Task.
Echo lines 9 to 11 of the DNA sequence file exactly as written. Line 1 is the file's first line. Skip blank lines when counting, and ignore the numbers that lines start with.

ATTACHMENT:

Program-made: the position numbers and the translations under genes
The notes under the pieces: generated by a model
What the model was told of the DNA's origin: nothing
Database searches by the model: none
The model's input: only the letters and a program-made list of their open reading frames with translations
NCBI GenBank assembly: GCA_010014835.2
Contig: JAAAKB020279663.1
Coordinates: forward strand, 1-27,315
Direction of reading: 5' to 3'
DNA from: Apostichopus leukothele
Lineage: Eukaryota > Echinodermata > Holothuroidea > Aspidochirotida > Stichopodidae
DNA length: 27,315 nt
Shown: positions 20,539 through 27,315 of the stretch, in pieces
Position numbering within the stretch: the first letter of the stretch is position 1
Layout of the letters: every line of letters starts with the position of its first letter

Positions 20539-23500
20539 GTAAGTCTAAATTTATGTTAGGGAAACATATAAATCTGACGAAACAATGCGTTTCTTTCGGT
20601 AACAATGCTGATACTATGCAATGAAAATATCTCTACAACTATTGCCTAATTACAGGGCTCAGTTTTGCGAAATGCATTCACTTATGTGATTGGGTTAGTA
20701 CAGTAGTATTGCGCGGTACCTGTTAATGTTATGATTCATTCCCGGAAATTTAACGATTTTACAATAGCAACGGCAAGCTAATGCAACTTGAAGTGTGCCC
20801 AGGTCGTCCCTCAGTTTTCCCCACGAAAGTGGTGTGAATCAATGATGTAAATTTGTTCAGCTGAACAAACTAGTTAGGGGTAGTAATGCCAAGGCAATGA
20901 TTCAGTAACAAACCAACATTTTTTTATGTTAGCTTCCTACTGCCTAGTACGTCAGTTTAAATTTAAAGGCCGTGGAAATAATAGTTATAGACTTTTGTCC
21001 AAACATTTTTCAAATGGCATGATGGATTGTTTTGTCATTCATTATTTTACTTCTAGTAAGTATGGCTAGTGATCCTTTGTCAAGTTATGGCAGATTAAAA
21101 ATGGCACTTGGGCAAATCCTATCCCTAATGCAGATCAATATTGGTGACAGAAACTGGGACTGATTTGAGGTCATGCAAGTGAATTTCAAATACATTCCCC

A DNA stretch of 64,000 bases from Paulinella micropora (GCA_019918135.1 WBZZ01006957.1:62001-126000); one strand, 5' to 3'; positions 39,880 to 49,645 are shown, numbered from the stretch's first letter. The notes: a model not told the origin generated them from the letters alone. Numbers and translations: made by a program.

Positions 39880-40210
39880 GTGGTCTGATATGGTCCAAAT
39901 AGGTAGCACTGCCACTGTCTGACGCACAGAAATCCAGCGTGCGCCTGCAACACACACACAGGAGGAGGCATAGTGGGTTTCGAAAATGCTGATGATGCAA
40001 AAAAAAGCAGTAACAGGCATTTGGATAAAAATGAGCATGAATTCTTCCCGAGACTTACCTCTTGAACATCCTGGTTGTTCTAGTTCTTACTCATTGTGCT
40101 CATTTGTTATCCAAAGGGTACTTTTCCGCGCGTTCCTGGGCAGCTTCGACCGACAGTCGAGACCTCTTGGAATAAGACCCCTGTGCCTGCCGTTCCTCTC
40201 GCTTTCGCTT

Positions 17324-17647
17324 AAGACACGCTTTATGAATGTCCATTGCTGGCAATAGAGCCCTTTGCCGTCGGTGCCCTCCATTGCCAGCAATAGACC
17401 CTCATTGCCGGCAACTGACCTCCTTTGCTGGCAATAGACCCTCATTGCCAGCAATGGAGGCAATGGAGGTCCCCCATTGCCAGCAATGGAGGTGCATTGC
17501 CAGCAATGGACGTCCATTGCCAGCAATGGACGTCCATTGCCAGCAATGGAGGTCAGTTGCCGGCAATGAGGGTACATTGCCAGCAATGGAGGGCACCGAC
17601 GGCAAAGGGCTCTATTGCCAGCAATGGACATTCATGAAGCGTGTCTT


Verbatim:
Direction of reading: 5' to 3'
DNA from: Apostichopus leukothele
Lineage: Eukaryota > Echinodermata > Holothuroidea > Aspidochirotida > Stichopodidae